Bill Wehrum, head of the air office under EPA chief Scott Pruitt, wrote two of the three EPA memos. He recused himself from the third memo, which Pruitt wrote.

The first memo, issued in December, states that the EPA will no longer “second guess” companies’ calculations of their expected pollution output after certain big projects under what is known as New Source Review. Under that program, the EPA reviews the changes made to a facility to decide whether they need to go through the same process as if the facility were newly built.

The December memo effectively means the EPA will usually not take action against a company for its calculations if they turn out to be wrong.

The second memo, issued in January, repeals a Clinton-era policy known as “once in, always in.” Under the previous policy, facilities could never be considered “minor” sources of hazardous pollution if they were already considered “major” sources, and subject to much stricter rules.

Now, facilities can be regulated as “minor” if their emissions drop enough.

The third memo allows companies to use a procedure known as “project netting” when applying for permits for major projects under the New Source Review program. That means companies can use a more industry-friendly emissions calculation when they argue that a particular project would reduce emissions.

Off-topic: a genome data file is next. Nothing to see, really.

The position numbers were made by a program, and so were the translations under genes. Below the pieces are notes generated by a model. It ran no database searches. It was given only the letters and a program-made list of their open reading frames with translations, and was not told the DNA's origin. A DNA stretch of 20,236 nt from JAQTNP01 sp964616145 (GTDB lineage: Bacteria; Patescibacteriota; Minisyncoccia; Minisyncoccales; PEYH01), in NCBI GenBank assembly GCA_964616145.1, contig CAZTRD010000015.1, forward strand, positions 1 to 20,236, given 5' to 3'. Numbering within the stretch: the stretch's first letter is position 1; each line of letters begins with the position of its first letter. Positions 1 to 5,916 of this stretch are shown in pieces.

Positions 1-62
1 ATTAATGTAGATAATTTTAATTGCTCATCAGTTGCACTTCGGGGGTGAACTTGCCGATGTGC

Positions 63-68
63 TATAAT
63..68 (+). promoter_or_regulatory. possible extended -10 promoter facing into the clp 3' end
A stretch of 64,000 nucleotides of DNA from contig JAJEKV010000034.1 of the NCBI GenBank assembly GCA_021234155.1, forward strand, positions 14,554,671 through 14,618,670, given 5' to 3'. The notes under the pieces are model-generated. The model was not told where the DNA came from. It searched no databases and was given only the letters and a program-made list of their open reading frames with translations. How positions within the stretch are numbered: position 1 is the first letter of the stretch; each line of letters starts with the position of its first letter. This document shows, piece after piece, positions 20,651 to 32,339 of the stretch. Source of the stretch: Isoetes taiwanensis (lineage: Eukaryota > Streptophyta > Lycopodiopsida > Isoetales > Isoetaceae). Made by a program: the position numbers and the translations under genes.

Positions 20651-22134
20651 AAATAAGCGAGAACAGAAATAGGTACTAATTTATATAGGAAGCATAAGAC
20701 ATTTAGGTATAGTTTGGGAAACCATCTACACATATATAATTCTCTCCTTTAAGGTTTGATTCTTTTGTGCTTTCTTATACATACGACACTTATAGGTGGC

President Trump added to the memos last week, signing one himself that formally asks the EPA to use more industry-friendly practices in enforcing the National Ambient Air Quality Standards program, a key Clean Air Act program for air quality nationwide.

John Walke, director for clean air at the Natural Resources Defense Council, said the EPA is working to implement the policies the Bush administration failed to finish.

“I think Mr. Wehrum has decided this is likely a one-term administration and he’s going to devote his full resources to rolling back clean air, climate and public health protections in the time available to him,” Walke said.

“The most expedient and hasty way to accomplish those rollbacks is through the regular guidance documents that we have seen so far from EPA,” he said. “Rulemakings take time, they require public notice and input and hearings, and Mr. Wehrum and Mr. Pruitt plainly have no patience for those tedious fodders.”

Walke said that, taken together, the memos could allow polluting facilities to greatly increase their emissions.